We conclude that the attorneys' fees award was an order requiring entry of a separate judgment under Rule 58. The July 10, 1989 order awarding Pinkney $13,106.25 in attorneys' fees was a decision that Pinkney receive a sum certain. The record, however, indicates that the clerk of court did not enter a separate judgment. Further, the order, which is five pages in length and contains the findings of the court on each of the factors considered by the court, does not qualify as a judgment. Thus, Marshak's July 1990 request for reconsideration of the July 10, 1989 order was timely under Rule 59(e). Accordingly, Marshak timely filed a notice of appeal on October 8, 1991 following the September 13, 1991 decision denying reconsideration of the July 10, 1989 order.4 

Having concluded that the July 10, 1989 order establishing the amount of attorneys' fees and the September 13, 1991 order denying reconsideration of the amount of the award are properly before this court, we turn to the question of whether the amount of the attorneys' fees award may stand. Marshak first claims that the findings of the district court in support of its award are inadequate to permit a reasoned review. In a five-page order, the district court carefully analyzed, and made findings with respect to, each of the factors adopted by this court to guide the exercise of discretion by a district court in awarding attorneys' fees. See Daly v. Hill, 790 F.2d 1071, 1075 (4th Cir. 1986) (recognizing that this court has adopted the factors outlined in Johnson v. Georgia Highway Express, Inc., 488 F.2d 714, 717-19 (5th Cir. 1974)). Our examination of these findings indicates that they are ample to permit a reasoned review. See Barber v. Kimbrell's, Inc., 577 F.2d 216, 226 (4th Cir.) (requiring district court to make detailed findings of fact with respect to each factor to facilitate appellate review), cert. denied, 439 U.S. 934 (1978).

Marshak next complains that the amount of the attorneys' fees award is excessive, arguing principally that the number of hours submitted by Pinkney's attorneys was unreasonable. In addition, Marshak charges that because the time records do not reflect identical entries for phone calls conducted between two of Pinkney's attorneys, the time records have been falsified. The district court considered these arguments and reduced the number of hours allowed to compute the lodestar fee based on the inconsistencies in the time records and its finding that some of the hours appeared to be excessive. These factual findings by the district court are not clearly erroneous, nor is the extent to which the district court took these factors into account an abuse of discretion. See Daly, 790 F.2d at 1078-80 & n.10. Thus, we affirm the amount of the attorneys' fees award.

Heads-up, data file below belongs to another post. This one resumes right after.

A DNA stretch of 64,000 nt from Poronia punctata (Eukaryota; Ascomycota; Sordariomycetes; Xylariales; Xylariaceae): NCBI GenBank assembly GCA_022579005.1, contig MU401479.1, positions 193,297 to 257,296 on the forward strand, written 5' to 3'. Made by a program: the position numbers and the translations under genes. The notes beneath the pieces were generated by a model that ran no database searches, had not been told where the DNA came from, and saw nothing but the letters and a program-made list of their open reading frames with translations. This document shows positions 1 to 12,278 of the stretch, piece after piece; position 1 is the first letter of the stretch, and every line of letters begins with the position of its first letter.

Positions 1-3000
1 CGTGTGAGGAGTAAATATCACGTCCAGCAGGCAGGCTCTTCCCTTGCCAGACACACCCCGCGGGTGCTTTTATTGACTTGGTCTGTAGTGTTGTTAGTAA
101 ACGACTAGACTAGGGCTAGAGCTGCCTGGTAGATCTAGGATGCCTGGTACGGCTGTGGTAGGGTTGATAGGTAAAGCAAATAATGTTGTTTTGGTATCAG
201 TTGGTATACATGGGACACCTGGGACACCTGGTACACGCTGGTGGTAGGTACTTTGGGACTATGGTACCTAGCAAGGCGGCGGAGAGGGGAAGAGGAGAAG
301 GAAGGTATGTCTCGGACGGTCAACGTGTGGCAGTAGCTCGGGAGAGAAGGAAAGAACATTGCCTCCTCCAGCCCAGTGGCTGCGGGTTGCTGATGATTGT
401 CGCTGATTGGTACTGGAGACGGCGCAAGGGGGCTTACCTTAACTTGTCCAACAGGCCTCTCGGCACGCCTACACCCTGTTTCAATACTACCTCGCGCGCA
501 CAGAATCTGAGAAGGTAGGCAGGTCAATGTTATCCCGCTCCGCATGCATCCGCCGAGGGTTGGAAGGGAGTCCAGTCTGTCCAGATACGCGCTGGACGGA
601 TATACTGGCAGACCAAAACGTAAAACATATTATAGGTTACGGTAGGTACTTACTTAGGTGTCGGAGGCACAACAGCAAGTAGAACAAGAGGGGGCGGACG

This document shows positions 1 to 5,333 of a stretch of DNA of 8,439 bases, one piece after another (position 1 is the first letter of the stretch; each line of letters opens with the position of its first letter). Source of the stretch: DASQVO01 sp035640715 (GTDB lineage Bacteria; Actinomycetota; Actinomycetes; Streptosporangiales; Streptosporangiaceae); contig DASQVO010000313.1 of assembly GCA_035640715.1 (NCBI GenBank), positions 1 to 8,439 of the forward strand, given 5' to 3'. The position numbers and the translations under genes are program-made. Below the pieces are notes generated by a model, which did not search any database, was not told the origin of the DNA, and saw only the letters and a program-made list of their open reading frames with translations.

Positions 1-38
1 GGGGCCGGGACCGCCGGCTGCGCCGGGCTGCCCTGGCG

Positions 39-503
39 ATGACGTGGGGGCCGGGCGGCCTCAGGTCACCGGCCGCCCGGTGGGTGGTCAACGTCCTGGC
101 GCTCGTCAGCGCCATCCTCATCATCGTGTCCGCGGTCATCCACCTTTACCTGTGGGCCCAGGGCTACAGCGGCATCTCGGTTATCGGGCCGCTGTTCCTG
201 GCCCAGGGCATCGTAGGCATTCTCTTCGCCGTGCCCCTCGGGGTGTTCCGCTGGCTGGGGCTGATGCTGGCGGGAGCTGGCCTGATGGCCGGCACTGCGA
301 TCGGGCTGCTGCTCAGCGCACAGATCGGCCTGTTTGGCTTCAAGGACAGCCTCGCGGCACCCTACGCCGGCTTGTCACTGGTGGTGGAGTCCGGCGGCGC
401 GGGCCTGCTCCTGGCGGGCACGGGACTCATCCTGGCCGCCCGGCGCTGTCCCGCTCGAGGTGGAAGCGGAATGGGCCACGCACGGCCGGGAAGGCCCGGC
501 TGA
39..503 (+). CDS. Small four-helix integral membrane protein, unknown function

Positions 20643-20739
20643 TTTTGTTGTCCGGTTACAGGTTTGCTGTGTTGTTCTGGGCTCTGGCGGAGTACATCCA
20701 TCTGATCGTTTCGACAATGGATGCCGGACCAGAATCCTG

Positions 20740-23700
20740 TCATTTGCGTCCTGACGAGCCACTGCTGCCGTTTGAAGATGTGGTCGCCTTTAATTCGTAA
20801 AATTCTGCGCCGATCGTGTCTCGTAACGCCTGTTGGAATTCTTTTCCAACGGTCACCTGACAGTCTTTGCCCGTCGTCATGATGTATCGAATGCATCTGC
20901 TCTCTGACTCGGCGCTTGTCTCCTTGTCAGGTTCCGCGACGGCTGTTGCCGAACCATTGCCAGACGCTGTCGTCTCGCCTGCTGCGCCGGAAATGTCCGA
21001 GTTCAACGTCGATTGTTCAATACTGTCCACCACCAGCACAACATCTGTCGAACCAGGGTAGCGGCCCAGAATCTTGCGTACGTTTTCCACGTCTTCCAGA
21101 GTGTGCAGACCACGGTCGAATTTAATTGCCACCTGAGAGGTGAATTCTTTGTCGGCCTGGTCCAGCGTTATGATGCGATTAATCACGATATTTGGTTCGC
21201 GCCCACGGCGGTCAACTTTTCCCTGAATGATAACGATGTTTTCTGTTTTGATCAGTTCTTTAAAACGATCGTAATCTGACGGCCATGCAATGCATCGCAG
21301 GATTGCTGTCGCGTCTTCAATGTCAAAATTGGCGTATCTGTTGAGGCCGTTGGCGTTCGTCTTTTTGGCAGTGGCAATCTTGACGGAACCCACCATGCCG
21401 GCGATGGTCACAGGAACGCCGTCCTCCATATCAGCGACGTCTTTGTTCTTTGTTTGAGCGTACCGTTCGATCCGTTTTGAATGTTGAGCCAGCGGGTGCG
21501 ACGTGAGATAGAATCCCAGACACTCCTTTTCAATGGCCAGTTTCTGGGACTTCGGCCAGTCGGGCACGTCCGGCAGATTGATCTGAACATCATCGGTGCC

We next turn to Marshak's appeal of the order of the district court dissolving the injunction escrowing Pinkney's salary from the New Jersey engagement. An injunction may be modified based on a change of circumstances. See United States v. Snepp, 897 F.2d 138, 141 (4th Cir.), cert. denied, 111 S. Ct. 57 (1990). The finding of the North Carolina district court that Marshak violated the consent judgment by instituting the New Jersey litigation without first complying with its notice and cure provisions, and our subsequent affirmance of that decision, occurred after the New Jersey district court imposed the injunction escrowing Pinkney's salary. As recognized by the Court of Appeals for the Third Circuit, see Marshak v. Pinkney, No. 88-5525, slip op. at 8, n.1 (3d Cir. Jan. 17, 1989),5  these rulings constitute a sufficient change of circumstances to warrant review by the North Carolina district court of the continued propriety of the injunction.

The standard for issuance of a preliminary injunction is a balanceof-hardship test requiring the court to consider: the likelihood of success on the merits, the likelihood of harm to defendant if the injunction were imposed, the likelihood of irreparable harm to plaintiff without the injunction, and the public interest. See Blackwelder Furniture Co. v. Seilig Mfg. Co., 550 F.2d 189 (4th Cir. 1977). These same factors must be considered in determining whether an injunction should be lifted. See Breswick & Co. v. United States, 75 S. Ct. 912, 915 (1955). In dissolving the injunction the North Carolina district court found that Marshak was not likely to succeed on the merits in view of the prior decision of this court, nor was Marshak likely to suffer irreparable harm. The court determined that Pinkney likely would suffer harm if the injunction continued, stating that " [t]he apparently endless litigation is making it impossible for Pinkney to stay in business and pay his attorneys." We conclude that the decision of the district court dissolving the injunction was a proper exercise of discretion. Cf. Snepp, 897 F.2d at 141 (decision of district court not to modify injunction reviewed for abuse of discretion).